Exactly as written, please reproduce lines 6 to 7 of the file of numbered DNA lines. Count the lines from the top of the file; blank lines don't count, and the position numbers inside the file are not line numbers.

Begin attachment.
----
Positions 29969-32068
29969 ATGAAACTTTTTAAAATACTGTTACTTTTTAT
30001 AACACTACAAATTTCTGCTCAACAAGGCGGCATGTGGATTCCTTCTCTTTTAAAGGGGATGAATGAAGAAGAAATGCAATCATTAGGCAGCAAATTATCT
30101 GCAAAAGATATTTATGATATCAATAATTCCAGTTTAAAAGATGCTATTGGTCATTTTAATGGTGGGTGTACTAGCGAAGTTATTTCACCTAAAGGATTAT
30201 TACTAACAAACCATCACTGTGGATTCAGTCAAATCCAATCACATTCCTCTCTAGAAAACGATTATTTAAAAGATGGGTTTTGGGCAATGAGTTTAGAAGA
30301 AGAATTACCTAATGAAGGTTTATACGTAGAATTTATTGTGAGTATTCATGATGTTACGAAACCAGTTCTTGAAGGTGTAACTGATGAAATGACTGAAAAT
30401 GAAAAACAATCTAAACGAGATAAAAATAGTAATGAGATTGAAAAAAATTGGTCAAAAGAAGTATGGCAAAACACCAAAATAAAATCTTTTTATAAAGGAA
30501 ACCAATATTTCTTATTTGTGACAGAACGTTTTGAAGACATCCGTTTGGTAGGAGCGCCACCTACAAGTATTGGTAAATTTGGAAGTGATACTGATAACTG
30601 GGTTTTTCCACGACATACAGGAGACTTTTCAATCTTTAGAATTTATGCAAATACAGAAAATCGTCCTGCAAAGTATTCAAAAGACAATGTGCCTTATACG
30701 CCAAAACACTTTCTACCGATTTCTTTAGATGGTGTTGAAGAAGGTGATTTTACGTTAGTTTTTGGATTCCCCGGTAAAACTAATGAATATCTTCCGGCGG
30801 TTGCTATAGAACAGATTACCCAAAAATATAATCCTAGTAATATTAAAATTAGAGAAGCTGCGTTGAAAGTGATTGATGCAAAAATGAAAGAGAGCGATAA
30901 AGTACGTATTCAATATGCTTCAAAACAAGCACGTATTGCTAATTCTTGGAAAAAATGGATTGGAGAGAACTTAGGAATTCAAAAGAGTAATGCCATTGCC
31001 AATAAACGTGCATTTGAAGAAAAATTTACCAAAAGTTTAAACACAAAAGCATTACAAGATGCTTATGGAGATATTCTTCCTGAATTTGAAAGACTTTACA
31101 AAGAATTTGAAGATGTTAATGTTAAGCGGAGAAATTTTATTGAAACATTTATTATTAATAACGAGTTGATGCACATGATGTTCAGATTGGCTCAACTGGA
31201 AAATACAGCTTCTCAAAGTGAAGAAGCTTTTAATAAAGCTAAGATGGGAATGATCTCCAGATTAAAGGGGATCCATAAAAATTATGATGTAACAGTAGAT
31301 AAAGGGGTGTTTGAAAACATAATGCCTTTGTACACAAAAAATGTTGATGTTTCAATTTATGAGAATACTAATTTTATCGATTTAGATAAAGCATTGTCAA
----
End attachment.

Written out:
30301 AGAATTACCTAATGAAGGTTTATACGTAGAATTTATTGTGAGTATTCATGATGTTACGAAACCAGTTCTTGAAGGTGTAACTGATGAAATGACTGAAAAT
30401 GAAAAACAATCTAAACGAGATAAAAATAGTAATGAGATTGAAAAAAATTGGTCAAAAGAAGTATGGCAAAACACCAAAATAAAATCTTTTTATAAAGGAA